• Opens a set of shared memory queues. The function in the Windows edition opens an existing named file mapping object. The function in the Linux edition opens an existing shared memory object. For inter-process communication, the slave processes call this function to create a set of shared memory queues.

  • void XSharedMemoryQueue::DeleteSharedMemoryQueue ();
  • Deletes a set of shared memory queues. The function in the Windows edition deletes a named file mapping object. The function in the Linux edition deletes a shared memory object. For inter-process communication, the master process calls this function to delete a set of shared memory queues.

  • void XSharedMemoryQueue::CloseSharedMemoryQueue ();
  • Closes a set of shared memory queues. The function in the Windows edition closes an existing named file mapping object. The function in the Linux edition closes an existing shared memory object. For inter-process communication, the slave processes call this function to close a set of shared memory queues.

  • void * XSharedMemoryQueue::GetQueueHead(int iQueue);
  • Returns the header of a given queue.

  • void * XSharedMemoryQueue::GetQueueTail(int iQueue);
  • Returns the tail of a given queue.

  • void * XSharedMemoryQueue::GetNext(void* pNode);
  • Returns the next item of a queue node.

  • void * XSharedMemoryQueue::GetPrev(void* pNode);
  • Returns the previous item of a queue node.

  • bool MoveToDestQueueTail(void* pNode, int iDestQueue);
  • Removes the given node from the source queue and adds this node to the destination queue. If the destination queue is empty, the node is added as the head of the queue. If the destination queue is not empty, the node is appended to the destination queue.

Structure IPCEventInfo

Defines the structure of an inter-process communication event information.

Class XExtIPCEvent

Manipulates a set of shared memory queues to send or post an event to a destination process.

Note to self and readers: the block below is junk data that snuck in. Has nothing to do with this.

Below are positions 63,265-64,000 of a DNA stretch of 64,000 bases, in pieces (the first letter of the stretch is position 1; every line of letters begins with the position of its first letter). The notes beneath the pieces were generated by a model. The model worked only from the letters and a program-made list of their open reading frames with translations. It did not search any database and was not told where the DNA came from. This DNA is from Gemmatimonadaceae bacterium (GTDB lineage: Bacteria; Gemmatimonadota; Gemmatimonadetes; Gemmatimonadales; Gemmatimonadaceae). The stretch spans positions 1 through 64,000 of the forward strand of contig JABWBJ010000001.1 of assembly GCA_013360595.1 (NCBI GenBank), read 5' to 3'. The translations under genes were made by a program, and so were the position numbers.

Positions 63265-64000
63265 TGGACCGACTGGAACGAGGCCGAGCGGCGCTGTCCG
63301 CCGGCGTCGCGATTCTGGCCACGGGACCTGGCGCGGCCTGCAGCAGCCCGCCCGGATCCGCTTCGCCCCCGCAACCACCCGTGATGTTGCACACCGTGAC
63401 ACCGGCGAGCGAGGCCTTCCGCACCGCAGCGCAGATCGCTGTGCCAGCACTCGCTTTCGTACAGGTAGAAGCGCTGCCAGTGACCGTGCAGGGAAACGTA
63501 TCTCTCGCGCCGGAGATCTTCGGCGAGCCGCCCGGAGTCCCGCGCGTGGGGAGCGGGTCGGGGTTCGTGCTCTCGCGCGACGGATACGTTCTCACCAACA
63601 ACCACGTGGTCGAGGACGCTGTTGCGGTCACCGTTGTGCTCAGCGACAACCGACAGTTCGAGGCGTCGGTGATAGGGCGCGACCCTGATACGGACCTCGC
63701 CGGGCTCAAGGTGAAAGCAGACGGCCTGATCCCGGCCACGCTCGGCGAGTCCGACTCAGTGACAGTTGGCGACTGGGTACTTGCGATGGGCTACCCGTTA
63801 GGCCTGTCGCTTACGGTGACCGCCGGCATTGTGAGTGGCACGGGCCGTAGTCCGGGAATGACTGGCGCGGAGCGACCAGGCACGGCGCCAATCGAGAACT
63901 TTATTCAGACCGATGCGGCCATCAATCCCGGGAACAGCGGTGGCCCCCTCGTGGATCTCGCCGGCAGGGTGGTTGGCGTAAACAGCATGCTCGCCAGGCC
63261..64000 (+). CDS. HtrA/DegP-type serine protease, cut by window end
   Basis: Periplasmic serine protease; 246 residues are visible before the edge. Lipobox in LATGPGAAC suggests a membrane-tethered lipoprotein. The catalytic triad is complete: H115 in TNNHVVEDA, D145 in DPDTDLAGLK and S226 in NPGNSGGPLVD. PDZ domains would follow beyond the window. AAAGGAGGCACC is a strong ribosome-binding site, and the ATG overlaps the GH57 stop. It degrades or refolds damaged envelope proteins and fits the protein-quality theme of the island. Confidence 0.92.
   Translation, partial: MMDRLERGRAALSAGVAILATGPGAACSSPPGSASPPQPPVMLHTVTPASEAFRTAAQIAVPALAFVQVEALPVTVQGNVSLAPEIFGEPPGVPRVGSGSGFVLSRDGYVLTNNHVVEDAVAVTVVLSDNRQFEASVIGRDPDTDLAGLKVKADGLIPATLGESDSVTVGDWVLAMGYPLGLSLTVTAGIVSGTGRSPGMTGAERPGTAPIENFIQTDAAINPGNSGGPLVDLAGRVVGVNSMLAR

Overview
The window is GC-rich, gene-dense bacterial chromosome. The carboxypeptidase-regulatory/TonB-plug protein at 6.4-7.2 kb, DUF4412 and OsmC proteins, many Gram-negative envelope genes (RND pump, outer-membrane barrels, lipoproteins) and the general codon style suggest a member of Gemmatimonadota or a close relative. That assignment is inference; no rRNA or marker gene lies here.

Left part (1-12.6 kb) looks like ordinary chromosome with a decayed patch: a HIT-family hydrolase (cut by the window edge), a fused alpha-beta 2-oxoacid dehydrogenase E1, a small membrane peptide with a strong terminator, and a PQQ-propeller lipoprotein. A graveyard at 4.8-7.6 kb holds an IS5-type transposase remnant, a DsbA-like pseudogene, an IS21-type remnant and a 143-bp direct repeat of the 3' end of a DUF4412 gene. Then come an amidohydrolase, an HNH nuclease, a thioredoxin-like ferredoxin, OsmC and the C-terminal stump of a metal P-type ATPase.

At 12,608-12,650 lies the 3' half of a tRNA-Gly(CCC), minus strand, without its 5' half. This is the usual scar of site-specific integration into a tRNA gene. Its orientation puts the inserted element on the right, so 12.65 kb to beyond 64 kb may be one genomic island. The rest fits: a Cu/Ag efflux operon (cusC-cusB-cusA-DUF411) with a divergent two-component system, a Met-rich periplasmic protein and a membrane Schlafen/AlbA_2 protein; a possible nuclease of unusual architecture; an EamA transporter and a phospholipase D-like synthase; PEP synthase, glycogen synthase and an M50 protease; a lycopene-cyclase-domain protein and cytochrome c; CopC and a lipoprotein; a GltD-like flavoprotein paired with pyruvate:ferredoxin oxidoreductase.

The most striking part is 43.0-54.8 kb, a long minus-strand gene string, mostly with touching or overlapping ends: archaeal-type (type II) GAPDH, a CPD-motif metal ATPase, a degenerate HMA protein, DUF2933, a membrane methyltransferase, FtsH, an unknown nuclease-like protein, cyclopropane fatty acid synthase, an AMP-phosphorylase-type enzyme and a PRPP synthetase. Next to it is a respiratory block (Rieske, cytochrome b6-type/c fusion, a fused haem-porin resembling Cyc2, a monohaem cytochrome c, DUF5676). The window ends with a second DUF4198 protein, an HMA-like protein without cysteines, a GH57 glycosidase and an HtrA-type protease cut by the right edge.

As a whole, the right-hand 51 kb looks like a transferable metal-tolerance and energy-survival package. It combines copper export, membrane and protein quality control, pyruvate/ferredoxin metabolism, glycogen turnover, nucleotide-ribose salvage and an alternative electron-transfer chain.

There are three shared memory queues defined in the enum.

{IPC_QUEUE_RESOURCE=0,IPC_QUEUE_SENDING=1,IPC_QUEUE_POSTING=2};

IPC_QUEUE_RESOURCE is an IPC event block pool. IPC_QUEUE_SENDING is an IPC event queue where events in the queue are in the process of sending. IPC_QUEUE_POSTING is an IPC event queue where events in the queue are going to be posted.

struct IPCEventInfo 
{
    int SourceProcessID;
    int DestProcessID;
    int IPCEventStatus;
    int EventID;
    unsigned long ulParameter1;
    unsigned long ulParameter2;
};

typedef int (*SME_IPC_EVENT_CALLBACK_T)(void* pInEventInfo);

class XExtIPCEvent 
{
  public:
      XExtIPCEvent();
      ~XExtIPCEvent();

    enum {IPC_EVENT_BUFFER_SIZE=1024};
    enum {IPC_QUEUE_NUMBER=4};
    enum {IPC_QUEUE_RESOURCE=0,IPC_QUEUE_SENDING=1,IPC_QUEUE_POSTING=2};

      //Four queues: empty, send queue, wait for sending, and post

    enum TmCommandStatus
    {
        EVENT_STATUS_UNUSED = 0, EVENT_STATUS_SENDING, 
                              EVENT_STATUS_POSTING, 
                              EVENT_STATUS_CONSUMED
    };

      static XExtIPCEvent* GetInstance ();

      int Initialize (int ProcessID, bool bIsMasterProcess = false);
      void Release (bool bIsMasterProcess = false);

      int SendIPCEvent(IPCEventInfo* pInEventInfo, 
                       IPCEventInfo* pOutEventInfo, 
                       int nTimeout = -1);
      int PostIPCEvent(IPCEventInfo* pInEventInfo);
      int QueryIPCEvent(IPCEventInfo* pOutEventInfo, 
                        SME_IPC_EVENT_CALLBACK_T pfnCallbak);

      void RecycleEvent(int idProcess);
      bool DumpInfo ();

  private:

      int Lock ();
      int UnLock();

  private: 

      XSharedMemoryQueue* m_pSMQueue;
      XSemaphore* m_pSem;
      int m_idProcess;
};
  • int XExtIPCEvent::Create (int ProcessID, bool bIsMasterProcess = false);
  • Creates an instance of XSharedMemoryQueue with the process ID and master process information.

  • int XExtIPCEvent::SendIPCEvent(IPCEventInfo* pInEventInfo, 
    		IPCEventInfo* pOutEventInfo, int nTimeout = -1);
  • Sends an IPC event to a destination process. The function will not return until the event is received by the destination process.

  • int XExtIPCEvent::PostIPCEvent(IPCEventInfo* pInEventInfo);
  • Posts an IPC event to the post queue and returns immediately.

  • int XExtIPCEvent::QueryIPCEvent(IPCEventInfo* pOutEventInfo, 
    		SME_IPC_EVENT_CALLBACK_T pfnCallbak);
  • The IPC event recipient process calls this function to query the IPC event.

  • void XExtIPCEvent::RecycleEvent(int idProcess);
  • Recycles events to the event pool which are sent by the given process, or when the destination process is the given process.

Points of Interest

This is a component of the Open Source project, StateWizard, a ClassWizard-like round-trip UML dynamic modeling/development tool. You may download other components at http://www.intelliwizard.com/.

License

This article, along with any associated source code and files, is licensed under The GNU Lesser General Public License (LGPLv3)

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About the Author

Alex_Intw
Software Developer (Senior)
United States United States
Alex "Question is more important than the answer."

Comments and Discussions

 
QuestionNot thread safe? PinmemberJeanLuc_27-Feb-09 3:03 
AnswerRe: Not thread safe? PinmemberAlex_Intw1-Mar-09 17:21